Time to bring back lifetime bans for sports cheats
Salary rorts in the NRL, Oscar winning performances on the soccer field, underage Olympic gymnasts and drug-cheats in the cycling peloton.
It’s all cheating and, as an elite athlete, I’m angry.
Not only at those who cheat, but also those around them who allow it to happen.
Where has the sense of fair play gone and how come so many fans, athletes, coaches and officials accept the lying, match-fixing, doping, corner-cutting and rule bending?
The Storm’s salary cap deception was clearly against the rules and there’s talk that stories will soon emerge implicating players as complicit and in the deals. If this is true, then the cheating goes way beyond club boss and scapegoat Brian Waldron.
Yet since then the club has signed a huge number of new members. Even though I accept they are supporting their club in its time of need, what sort of message does this send? They are indirectly condoning the illegal actions of the Storm.
Shandong Luneng, who played Adelaide United in the final pool match of the Asian Champions League last week, used diving and time wasting tactics to hang on for their 1-0 win.
Chatting to a member of the Reds after the game, I quizzed him how this sort of rule-bending can happen. “It’s just part of their culture,” he told me. And why don’t we do it? “Our Aussie fans would never let us get away with it,” he replied. Strong evidence of the power of peer-pressure.
After putting her real birth date on a form at the Beijing Olympics, China’s Dong Fangxiao has been caught out as a 14 year-old when she won her bronze medal in Sydney 10 years ago. She was well below the strict minimum age of 16 for an Olympic gymnast. This is clear and blatant cheating that must have been supported by Chinese coaches and officials.
In cycling – a sport in which I am now an international competitor – with every doping investigation and positive test, I cringe. So I do that a lot. But what disturbs me most is how a drug cheat can come back, be forgiven, race and win, so soon after a drug ban.
I raced against caught-out drug cheats in the Giro Donne in Italy last year and watched with amazement when they were welcomed back into the fold and literally embraced by our fellow cyclists.
I could never again look a fellow athlete in the eye I if I cheated, let alone if I got caught, banned and then came back to the sport. I could also never forgive one of my competitors if they cheated.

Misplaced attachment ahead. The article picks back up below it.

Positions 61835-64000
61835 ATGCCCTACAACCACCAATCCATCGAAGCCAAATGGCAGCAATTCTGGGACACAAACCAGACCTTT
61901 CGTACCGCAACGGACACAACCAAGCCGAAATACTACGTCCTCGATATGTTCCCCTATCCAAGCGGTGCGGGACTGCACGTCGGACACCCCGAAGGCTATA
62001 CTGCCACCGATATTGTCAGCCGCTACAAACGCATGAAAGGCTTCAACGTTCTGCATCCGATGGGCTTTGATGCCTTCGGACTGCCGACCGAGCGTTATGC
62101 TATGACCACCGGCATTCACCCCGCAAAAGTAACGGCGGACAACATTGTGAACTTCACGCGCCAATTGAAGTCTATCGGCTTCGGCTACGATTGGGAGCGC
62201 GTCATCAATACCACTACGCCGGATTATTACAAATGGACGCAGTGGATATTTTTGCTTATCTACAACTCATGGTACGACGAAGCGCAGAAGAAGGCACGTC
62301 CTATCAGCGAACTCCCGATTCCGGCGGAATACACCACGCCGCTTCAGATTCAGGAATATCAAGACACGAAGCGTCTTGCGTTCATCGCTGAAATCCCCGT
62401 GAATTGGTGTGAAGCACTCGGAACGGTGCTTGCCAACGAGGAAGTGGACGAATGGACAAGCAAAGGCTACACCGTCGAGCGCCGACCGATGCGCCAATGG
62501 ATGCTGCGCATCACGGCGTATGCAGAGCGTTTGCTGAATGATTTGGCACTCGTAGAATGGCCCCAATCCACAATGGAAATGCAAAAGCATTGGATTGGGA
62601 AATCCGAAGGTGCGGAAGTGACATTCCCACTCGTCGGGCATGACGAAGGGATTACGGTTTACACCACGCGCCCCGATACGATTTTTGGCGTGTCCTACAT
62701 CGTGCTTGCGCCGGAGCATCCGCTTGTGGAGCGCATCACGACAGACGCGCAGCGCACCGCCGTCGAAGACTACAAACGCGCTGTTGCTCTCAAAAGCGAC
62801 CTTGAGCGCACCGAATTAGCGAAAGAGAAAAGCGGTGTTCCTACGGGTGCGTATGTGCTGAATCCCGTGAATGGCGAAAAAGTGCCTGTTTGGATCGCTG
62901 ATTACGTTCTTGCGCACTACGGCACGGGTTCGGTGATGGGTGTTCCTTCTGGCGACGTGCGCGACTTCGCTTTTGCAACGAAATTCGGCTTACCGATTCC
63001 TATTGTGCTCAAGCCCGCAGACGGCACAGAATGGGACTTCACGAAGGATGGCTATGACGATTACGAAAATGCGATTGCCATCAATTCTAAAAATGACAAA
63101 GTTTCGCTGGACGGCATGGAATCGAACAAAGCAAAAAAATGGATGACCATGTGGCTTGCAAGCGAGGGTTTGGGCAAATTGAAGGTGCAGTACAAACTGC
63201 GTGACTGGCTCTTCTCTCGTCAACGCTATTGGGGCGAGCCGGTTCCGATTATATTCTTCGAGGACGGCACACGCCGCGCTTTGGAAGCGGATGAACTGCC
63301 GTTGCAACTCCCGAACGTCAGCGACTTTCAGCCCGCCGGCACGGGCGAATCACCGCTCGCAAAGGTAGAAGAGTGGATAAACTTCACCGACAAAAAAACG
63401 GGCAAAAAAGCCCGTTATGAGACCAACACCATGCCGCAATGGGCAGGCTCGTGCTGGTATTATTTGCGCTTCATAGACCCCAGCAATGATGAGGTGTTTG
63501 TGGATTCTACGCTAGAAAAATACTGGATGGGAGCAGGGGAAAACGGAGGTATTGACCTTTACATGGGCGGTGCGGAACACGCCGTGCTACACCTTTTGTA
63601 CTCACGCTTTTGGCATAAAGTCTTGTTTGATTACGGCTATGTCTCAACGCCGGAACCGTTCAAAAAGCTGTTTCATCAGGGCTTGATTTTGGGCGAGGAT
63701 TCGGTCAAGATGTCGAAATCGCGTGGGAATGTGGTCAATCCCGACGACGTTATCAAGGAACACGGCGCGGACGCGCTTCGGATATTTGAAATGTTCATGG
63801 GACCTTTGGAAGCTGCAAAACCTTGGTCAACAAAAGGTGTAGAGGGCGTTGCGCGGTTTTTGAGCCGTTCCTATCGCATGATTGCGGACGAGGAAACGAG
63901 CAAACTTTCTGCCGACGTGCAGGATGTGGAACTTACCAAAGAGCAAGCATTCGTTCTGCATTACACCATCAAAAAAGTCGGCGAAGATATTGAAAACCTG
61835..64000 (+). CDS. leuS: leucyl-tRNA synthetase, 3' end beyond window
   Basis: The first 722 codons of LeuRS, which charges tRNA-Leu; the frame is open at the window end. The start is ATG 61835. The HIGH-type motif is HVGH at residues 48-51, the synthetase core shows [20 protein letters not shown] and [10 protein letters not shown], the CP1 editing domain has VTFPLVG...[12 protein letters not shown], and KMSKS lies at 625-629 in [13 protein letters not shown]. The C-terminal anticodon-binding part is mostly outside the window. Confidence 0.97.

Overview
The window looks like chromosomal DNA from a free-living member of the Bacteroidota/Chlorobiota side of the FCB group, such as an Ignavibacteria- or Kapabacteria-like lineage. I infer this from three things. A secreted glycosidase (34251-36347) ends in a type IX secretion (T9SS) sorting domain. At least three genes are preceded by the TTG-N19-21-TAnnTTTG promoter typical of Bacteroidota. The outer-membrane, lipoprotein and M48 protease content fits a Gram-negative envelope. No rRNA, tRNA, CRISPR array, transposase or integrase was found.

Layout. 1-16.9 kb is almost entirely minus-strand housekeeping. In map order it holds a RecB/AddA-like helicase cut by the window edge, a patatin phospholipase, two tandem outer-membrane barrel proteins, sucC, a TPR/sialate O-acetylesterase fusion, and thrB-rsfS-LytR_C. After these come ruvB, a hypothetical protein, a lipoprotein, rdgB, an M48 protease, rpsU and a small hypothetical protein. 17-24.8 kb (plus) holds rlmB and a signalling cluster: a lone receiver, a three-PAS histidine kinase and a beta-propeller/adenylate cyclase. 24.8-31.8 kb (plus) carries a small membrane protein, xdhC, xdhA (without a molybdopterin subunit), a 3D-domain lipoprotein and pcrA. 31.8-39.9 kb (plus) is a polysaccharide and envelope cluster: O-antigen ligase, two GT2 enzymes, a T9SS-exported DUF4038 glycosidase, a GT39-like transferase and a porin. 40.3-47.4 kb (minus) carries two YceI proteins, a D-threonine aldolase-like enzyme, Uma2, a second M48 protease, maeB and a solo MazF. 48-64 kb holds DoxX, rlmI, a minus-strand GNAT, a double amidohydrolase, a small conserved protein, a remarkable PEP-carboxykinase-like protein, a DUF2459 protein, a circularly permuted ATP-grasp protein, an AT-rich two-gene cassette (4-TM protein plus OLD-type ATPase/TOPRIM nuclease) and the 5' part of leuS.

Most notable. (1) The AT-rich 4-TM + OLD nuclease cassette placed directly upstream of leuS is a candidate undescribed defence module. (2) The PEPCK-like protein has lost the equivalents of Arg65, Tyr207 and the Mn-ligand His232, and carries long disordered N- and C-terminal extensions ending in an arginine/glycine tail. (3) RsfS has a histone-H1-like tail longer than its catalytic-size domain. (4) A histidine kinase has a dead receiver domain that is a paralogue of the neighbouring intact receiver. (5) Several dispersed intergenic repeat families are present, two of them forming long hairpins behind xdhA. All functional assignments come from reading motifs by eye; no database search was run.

Yet acceptance just seems to be a part of the cycling culture – in the same race I saw a bunch of Italians accept a lift up the last 4km of a mountain from a local police motorbike. When I told my Team Director about it, he shrugged and told me “that’s racing”.
Even the fans are complicit. Astana’s Alexander Vinokourov served a two-year ban after being caught doping in the 2007 Tour de France. He won a major race recently and even though ‘Vino’ was booed by some as he crossed the line, he is still a crowd favourite.
I expressed my disgust at him to some fellow cyclists on the weekend and I practically got shouted down. “He’s served his time, leave him alone.” “Surely he’s learned his lesson?” “Doesn’t he deserve a second chance?”
In my opinion, no. He betrayed us when he made the choice to cheat, and the shame that he should feel from us – his fellow cyclists and former fans – should deter others from the same path.
I started elite sport more than 10 years ago (in rowing) when they still had life-time bans for drug cheats. I say bring it back.
Before you disagree, you should read this edited excerpt from Bikepure.org :
One factor that has totally been overlooked (in the shorter ban) is the beneficial performance factors from prolonged use of drugs.
The use of EPO gives a rider the proven ability to train harder, for longer and quicken recovery. If training/racing is done also with an anabolic agent, this will also artificially build, advantageous lean, muscle mass.
Even after a period of non drug use where the ‘hemo’ levels return to normal and the bodies’ natural hormone levels are restored: the doper’s body is left with muscles that are trained to work harder, for longer.
..Only a forced period of total inactivity would see these artificial gains reduced.
A paltry ban with forgiveness from fans and competitors is clearly not enough to ensure sports are clean.
You think it’s hard as an athlete not to cheat? If others didn’t allow it and accept it, it should be the easiest decision in the world.
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